This paper is an example of a campaign that 'got it right' with 'Generation why should I care?' As Medialife 2006 put it, this is a generation that “embraces technology as an essential part of their lifestyle. You are a guest in their attention span, bore them and they will ruthlessly filter you out. Get it right and they will actively market to each other”. Rather than just promoting the show, the campaign brought the characters and their lives to life through social networking sites, virals, targeted outdoor, press and PR activities. In the short term, the campaign generated £1.6m incremental revenue. Longer term it is projected that it will generate £4.6m, a return of £1.80 for every £1 spent.
Erskine by The Bridge – 'On the offensive. How marketing helped Erskine increase its relevance'.
This paper demonstrates how a charity for "ex-Service men and women" reduced its reliance on legacies and widened its donor base; how qualitative and quantitative research informed the strategy and measured effectiveness; and how an increase in awareness and understanding increased both the volume and value of general donations. In his introduction to the 2006 Annual Report, the Chairman of Erskine, James Scott, said "Awareness of Erskine reached an all time high in 2006 through a highly successful advertising campaign. This heightened awareness resulted in an increase in people across Scotland keen to support our work". General donations increased from £1.47m to £3.04m, the number of donors increased by 20% and the campaign has produced an ROI of 500%.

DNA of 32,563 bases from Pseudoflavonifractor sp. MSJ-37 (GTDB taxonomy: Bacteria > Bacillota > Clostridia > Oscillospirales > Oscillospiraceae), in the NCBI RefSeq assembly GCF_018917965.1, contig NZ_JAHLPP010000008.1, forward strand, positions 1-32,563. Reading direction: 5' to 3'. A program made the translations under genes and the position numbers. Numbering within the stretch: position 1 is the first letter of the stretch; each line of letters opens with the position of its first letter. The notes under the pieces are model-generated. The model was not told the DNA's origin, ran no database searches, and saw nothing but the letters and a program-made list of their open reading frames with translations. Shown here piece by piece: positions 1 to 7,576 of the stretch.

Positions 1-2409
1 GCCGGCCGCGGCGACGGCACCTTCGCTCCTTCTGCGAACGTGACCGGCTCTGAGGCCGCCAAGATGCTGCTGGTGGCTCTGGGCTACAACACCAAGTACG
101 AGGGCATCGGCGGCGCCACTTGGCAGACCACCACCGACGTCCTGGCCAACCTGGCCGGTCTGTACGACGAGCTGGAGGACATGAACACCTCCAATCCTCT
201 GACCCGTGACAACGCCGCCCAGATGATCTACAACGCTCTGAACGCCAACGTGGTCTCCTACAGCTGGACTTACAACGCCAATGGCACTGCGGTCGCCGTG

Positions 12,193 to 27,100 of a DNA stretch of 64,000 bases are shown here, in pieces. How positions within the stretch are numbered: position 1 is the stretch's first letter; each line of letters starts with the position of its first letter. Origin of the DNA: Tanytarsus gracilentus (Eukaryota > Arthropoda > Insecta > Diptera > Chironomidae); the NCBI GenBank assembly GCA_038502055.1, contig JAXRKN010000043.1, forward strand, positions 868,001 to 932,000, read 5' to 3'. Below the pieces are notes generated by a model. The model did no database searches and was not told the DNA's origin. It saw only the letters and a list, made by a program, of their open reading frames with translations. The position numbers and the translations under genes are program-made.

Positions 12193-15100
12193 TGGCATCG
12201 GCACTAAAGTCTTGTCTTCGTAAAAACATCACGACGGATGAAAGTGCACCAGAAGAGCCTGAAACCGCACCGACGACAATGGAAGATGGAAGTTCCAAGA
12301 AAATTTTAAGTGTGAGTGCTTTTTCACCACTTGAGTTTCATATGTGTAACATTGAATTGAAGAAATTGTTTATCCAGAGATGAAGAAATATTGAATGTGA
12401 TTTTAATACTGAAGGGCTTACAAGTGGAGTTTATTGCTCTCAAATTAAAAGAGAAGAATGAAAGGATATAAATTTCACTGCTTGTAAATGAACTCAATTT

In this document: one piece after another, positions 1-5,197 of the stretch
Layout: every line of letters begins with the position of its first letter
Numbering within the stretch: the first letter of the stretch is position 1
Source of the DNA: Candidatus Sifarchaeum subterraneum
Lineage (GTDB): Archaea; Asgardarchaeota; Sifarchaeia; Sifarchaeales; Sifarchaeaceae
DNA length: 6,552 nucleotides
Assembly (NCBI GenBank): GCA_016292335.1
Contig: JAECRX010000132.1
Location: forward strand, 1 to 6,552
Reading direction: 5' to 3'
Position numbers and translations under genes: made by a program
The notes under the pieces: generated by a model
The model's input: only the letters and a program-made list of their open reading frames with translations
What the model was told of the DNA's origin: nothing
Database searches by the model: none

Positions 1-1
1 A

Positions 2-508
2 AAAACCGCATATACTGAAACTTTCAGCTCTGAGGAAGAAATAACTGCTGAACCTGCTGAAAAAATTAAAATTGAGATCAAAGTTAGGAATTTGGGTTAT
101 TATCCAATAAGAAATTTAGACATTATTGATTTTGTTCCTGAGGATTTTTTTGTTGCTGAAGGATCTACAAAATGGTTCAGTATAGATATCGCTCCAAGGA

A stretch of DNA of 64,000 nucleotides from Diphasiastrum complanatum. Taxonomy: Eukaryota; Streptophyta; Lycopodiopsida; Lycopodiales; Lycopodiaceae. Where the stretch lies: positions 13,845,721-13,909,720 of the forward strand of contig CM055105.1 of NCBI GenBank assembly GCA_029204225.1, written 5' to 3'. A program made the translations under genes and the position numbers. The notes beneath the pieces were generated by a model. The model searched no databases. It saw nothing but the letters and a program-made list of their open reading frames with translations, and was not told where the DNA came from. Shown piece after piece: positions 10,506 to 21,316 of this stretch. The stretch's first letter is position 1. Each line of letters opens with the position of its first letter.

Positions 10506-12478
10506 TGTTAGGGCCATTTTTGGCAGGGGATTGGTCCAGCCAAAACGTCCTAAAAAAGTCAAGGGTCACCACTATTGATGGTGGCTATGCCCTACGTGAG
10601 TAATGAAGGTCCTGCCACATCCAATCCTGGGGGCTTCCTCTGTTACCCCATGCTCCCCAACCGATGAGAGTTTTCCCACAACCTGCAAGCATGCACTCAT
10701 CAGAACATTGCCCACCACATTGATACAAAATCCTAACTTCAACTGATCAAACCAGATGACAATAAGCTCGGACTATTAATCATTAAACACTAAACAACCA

First ScotRail by Feather Brooksbank – ‘From tiny acorns great oaks may grow’.
Prior to November 2005, First ScotRail target audiences were defined in basic demographics. This seriously limited the accuracy of their media targeting. Working closely with them, Feather Brooksbank profiled their customer base using existing passenger data to develop a segmentation that would make an impact across the whole business, but most importantly improve the ROI of any advertising activity. The work increased ROI by 315% and 876% in two of the biggest advertising campaigns. These increases were achieved in spite of a largely negative context; more cars being bought, fiercer competition and the service itself had not fundamentally changed.
Glasgow City by Feather Brooksbank – ‘Glasgow: Scotland with style’.
Developed by Feather Brooksbank and implemented over 2005–2006, the media strategy for the Glasgow City Marketing Bureau has revolutionised the City brand’s marketing communications. Their strategy was based around a unique ‘Style Pyramid’. This pyramid was used for the analysis and targeting of its audience, who were made up of style setters, style adopters, capital leaders and UK style followers. It also provided a focus for advertising, PR and promotions. The campaign led to the highest hotel occupancy levels ever recorded in Glasgow, from 70.7% for year ending March 2005, to 75.3% for year ending March 2007 and provided a clear economic benefit to the city.
Hastings Hotels by AV Browne Advertising – ‘Battle of Hastings 2005–2006’.